Climb, climb, climb. I went from 2,600 feet up to 7,000, and the road kept going while petering out to little more than a severely overgrown rock garden. I was not detecting any spur roads that I hoped would connect my loop, and pretty soon I was winding up a set of switchbacks toward what had to be a pass, because the GPS was nearing 8,000 feet. Down that pass was another possible route that seemed appealing, but it would have tacked 30 or more miles onto a ride that was already moving a lot slower than I had anticipated. (Who knew those roads climbed 5,000 feet? They looked so flat on the map.) I turned around, bummed that I couldn't test my route-finding skills on an actual loop of my own making, but reminding myself that I really don't have any route-finding skills. And, anyway, I had to be home before grandpa's bedtime.

On the way down, dark stormclouds moved in like a freight train. In an instant, the temperature plummeted 20 degrees, from the high-60s to the high-40s, and the wind gusts picked up from 20 mph to at least 50 mph - enough to knock me sideways off my line down the rocky trail, forcing me to slam on the brakes. I stopped to grab my jacket out of my backpack, and I didn't even have one arm in before sheets of rain began to pummel me. Streaks of lightning lit up the black sky, but they were fairly far away and I was well below treeline. Still, I was frightened. I fixed my eyes in the direction of the lightning and huddled down next to a little pinon bush, a good 50 yards down the trail from where I had left my metal bike. My bottom lip started to shiver. I kept telling myself that 48 degrees with heavy wind gusts and rain is nothing I don't deal with nearly every day in the fall in Juneau, but lightning is another uncontrollable factor altogether. Luckily, the storm moved past me as quickly as it arrived, the temperature returned to normal, and for the rest of the ride I was rewarded with a strong tailwind. The Southwest is such a strange place.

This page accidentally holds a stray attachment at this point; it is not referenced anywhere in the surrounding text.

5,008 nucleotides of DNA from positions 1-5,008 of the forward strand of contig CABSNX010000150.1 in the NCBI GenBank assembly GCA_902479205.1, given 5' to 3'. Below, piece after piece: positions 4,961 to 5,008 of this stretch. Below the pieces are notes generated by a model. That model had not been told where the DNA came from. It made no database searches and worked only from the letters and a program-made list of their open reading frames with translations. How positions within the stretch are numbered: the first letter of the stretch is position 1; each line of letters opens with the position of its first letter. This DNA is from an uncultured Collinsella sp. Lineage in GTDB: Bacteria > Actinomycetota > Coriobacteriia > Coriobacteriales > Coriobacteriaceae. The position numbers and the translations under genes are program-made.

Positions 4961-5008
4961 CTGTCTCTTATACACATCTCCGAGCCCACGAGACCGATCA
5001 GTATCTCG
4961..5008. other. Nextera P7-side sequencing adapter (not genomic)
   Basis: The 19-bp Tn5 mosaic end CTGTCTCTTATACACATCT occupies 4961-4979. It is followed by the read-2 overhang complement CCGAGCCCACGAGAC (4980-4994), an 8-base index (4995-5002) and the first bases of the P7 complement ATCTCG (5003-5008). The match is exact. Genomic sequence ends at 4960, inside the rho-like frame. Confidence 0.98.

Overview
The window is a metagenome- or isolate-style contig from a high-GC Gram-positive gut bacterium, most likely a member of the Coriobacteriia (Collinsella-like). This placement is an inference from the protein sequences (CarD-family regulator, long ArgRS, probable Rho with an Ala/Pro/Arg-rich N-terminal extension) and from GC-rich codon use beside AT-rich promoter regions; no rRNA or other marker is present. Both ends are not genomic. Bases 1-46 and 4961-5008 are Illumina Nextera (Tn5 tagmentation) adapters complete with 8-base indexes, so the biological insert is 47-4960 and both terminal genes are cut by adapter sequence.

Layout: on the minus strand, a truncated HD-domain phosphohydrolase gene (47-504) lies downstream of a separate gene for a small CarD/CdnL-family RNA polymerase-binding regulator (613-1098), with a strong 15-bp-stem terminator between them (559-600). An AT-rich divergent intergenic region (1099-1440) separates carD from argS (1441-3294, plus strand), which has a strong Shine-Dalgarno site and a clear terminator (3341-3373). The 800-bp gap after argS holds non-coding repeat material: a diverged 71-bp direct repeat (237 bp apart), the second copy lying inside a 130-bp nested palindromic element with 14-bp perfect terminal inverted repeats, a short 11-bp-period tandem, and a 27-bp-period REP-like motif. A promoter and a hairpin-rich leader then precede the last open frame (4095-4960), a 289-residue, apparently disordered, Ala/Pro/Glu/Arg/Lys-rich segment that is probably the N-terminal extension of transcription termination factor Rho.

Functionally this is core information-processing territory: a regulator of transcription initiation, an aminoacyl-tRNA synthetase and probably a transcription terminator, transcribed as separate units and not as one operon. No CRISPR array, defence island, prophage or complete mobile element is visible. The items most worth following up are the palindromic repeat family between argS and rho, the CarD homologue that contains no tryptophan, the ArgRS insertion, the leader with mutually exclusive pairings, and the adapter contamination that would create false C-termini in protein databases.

Dave and I got in one more early morning ride Sunday. He took me out to Sand Hollow Reservoir - the first time I had seen the body of water that covers an area I used to visit often as a teenager. If you squint, you can see in this picture a little sandstone island on the right. That was once a playground of redrock formations and sand dunes where I really started to cement my love of the desert.

"That right there," I said to Dave as I pointed at the reservoir, "is the image of childhood lost."

"I dunno," Dave said. "It's kind of pretty."

Time marches on. It always does.


  1. I spent a few weeks riding Gooseberry Mesa and the surrounding area shortly after my Mother passed. It is a beautiful, spiritual, hard place. A good place to do some healing, and grieving. And yes Jill, singletrack does rule!